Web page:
Jinglin Li was excited to return to the brick-and-mortar building of Mayo High School for the rest of her senior year. Like every other high school student in the Rochester district, she’d been in distance learning for more than a year due to the global pandemic.
And it stung a little.
“Going back to school was kind of our last chance to live out our senior experience, so I think a lot of students were really excited to go back,” Li said, counting herself among them. “I think the whole class of 2021 just really felt robbed of their senior year.”
After months of watching the data and weighing the options, district officials arrived at a decision. April 5 would be the day. Finally, Li and other secondary students would be able to go back to their classrooms.
Except, the grand return wasn’t quite what Li had hoped for. Still cautious about the virus, she immediately saw how packed the hallways of the school could get between classes. And yet, when she wanted to share a quick thought with a friend in class, a teacher would remind them that they needed to keep their distance. In spite of being back in the building, it just wasn’t the same.
“It wasn’t what I was expecting; even though we were back in-person, it wasn't the same as if we were in school during a non-pandemic year,” she said. "It's just impossible to social distance. That made me kind of nervous because I don't want to bring COVID back home and possibly infect my family."
So, two days after returning to the school building, she decided to return to distance learning after all.
She wasn’t alone in her decision. A relatively large percentage of students able to return to school have decided to remain in distance learning instead.
According to Rochester Public Schools, 27% of secondary students have chosen to remain in distance learning, as do about 16% of elementary students.
In early March, the district estimated that 1,800 secondary students would choose distance learning. That number real number is 2,439.
Anna Sun is a sophomore at John Marshall High School who, like Li, decided to remain with distance learning. The ultimate deciding factor for her was the health and wellbeing of her family. She said the decision was hers to make, her parents acknowledging that she would be the one most affected by it.
“Health comes first before anything because it affects everything,” she said. “So I really just put that at the top of my list.”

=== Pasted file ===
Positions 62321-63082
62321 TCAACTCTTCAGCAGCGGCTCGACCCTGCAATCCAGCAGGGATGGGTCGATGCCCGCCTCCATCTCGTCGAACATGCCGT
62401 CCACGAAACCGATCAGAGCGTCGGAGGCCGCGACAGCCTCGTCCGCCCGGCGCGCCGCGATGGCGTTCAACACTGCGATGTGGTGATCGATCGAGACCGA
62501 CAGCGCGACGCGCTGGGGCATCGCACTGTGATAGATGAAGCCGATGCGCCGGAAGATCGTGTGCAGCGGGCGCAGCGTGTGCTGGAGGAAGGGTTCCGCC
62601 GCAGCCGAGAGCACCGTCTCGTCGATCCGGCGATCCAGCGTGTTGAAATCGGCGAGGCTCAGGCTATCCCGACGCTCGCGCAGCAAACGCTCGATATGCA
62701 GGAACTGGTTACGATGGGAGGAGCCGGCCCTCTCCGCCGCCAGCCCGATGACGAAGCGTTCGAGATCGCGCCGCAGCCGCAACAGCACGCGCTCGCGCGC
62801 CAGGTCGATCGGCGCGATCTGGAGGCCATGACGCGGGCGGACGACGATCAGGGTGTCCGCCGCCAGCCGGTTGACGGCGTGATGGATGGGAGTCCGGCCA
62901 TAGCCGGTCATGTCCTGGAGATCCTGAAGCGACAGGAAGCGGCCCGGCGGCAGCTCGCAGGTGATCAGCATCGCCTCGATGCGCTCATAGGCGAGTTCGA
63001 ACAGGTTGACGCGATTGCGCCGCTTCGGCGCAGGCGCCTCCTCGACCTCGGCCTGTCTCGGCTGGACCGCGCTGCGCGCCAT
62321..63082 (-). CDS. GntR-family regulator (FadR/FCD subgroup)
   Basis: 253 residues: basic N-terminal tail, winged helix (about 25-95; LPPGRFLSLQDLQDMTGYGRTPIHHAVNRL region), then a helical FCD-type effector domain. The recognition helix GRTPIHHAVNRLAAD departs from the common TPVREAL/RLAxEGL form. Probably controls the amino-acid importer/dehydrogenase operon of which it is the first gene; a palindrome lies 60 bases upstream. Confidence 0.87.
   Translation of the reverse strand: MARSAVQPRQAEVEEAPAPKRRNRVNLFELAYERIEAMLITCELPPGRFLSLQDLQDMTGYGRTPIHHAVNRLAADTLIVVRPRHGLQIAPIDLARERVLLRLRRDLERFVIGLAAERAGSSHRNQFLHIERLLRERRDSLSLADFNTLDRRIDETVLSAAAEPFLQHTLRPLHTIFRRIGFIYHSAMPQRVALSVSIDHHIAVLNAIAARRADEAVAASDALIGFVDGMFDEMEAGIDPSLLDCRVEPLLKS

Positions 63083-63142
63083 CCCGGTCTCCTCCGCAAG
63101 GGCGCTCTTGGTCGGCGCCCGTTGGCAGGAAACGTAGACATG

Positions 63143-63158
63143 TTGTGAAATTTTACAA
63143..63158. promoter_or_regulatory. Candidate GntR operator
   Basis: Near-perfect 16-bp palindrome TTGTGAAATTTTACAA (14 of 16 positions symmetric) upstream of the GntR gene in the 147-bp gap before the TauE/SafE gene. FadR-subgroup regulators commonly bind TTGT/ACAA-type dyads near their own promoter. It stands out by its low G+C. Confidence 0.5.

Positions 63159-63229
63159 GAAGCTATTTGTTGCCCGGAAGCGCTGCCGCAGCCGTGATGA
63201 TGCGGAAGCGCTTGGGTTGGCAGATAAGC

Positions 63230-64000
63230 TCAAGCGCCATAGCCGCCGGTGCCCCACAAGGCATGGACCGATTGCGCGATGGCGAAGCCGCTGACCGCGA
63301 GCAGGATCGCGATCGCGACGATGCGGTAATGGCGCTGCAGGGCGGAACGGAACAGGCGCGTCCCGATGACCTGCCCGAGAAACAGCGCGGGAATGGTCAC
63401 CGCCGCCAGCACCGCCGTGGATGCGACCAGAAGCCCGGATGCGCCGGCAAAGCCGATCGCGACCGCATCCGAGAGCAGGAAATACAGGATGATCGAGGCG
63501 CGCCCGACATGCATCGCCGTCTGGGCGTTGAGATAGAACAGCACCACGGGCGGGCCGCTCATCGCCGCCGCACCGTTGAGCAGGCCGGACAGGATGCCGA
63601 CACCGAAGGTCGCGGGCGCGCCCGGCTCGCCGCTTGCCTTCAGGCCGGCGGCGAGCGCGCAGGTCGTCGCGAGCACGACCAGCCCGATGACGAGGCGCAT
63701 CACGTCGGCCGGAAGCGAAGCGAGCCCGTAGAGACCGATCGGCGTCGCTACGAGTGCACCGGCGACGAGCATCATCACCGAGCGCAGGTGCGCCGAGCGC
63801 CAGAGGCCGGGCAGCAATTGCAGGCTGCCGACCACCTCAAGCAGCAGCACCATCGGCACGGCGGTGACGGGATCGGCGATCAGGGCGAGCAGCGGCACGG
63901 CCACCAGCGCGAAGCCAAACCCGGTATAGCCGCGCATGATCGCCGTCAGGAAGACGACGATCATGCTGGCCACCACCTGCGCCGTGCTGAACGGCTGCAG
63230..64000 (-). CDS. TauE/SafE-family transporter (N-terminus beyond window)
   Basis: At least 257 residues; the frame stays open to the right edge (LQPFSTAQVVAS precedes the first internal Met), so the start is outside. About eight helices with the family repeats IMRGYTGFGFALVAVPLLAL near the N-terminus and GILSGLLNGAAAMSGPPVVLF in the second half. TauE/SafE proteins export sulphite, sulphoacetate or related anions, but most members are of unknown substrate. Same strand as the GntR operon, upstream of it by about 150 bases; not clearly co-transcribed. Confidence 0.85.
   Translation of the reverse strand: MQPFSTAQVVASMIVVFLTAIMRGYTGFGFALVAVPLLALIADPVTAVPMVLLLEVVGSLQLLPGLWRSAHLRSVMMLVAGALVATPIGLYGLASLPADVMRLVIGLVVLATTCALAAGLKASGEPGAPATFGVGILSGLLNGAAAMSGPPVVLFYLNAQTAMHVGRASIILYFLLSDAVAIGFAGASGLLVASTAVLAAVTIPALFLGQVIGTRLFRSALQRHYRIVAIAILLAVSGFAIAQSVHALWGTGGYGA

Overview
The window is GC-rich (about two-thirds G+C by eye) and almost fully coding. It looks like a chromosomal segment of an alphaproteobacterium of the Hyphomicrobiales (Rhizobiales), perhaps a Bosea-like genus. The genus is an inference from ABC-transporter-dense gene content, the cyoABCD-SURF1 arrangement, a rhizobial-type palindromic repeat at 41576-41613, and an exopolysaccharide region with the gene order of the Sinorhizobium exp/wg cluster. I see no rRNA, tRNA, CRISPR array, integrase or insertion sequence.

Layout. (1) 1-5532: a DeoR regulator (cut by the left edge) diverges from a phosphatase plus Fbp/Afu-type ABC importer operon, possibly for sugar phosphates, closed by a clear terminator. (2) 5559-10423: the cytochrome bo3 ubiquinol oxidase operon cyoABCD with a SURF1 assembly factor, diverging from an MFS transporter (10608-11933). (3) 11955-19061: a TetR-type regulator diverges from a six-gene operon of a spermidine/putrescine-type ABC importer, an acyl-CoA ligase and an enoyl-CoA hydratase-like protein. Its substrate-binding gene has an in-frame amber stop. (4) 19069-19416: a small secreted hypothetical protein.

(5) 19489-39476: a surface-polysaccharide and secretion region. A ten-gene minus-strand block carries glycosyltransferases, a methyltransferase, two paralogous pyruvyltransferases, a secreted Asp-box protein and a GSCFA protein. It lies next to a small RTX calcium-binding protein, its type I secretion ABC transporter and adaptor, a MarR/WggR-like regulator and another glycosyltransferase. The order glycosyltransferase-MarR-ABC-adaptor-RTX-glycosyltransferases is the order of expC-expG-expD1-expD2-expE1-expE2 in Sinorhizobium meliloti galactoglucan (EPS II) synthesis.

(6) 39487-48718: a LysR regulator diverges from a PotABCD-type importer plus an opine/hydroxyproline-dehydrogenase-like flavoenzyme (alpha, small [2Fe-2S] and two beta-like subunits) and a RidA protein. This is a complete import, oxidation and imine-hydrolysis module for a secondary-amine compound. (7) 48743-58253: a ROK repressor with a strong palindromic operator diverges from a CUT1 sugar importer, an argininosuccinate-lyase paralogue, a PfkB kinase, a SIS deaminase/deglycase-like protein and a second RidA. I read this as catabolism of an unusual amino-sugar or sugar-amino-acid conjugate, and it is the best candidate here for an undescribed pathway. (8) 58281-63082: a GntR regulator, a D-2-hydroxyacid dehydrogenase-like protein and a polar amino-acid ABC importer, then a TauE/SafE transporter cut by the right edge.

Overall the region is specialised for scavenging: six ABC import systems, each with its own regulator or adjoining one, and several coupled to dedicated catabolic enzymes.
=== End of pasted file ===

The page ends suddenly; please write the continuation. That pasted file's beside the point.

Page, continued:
Nina Munoz, a junior at John Marshall, also mentioned the ongoing health risk in her decision to remain in distance learning. She has a younger brother who returned to in-person learning in a middle school, and there were multiple positive cases reported in his classes within just a brief period of time.
“I wouldn't want to go back to school just to get COVID and have to return to distance learning,” Munoz said.
Her concern of having to return to distance learning after an exposure is not unwarranted. According to the school district’s COVID-19 Dashboard, there were more than 400 students in quarantine during the week of April 11-18, the highest number since the district started publishing the data in October.
But there also have been other considerations in the decision-making process for some students. John Marshall student Manasa Yerriboyina said it would have been disruptive to change learning models this far into the year. She’s developed a system and a routine and said it would be easier to return to the brick-and-mortar school in the fall rather than so close to the end of the year.
Which raises the question: just how many students will return? What will that number look like next fall? Or beyond that? Under directive from the state, Rochester Public Schools is making an online school for students who want to continue a public-school-at-home model even beyond the pandemic.
At the moment, Sun plans to return. So does Yerriboyina. Munoz decided it would be worth staying in distance learning for the rest of this year in “the hopes of a more ‘normal’ senior year next year.”
But for current seniors like Li, the decision has a little more immediacy behind it. This year is the last.
Even though she was excited to return to school in-person, Li has been able to make distance learning work.
It can be disappointing to miss some of those cultural milestones in high school, like a traditional prom and homecoming. But, Li says they are not, in and of themselves, what makes high school special.
"I feel like the reason they're so memorable is because of the people you got to experience those moments with. Just because those events are gone doesn't mean that you won't have meaningful memories to look back on because you can still stay connected with your friends," Li said. "Being forced to do school at home has personally made me a better learner... it's forced me to develop as a student, and I've been grateful for that."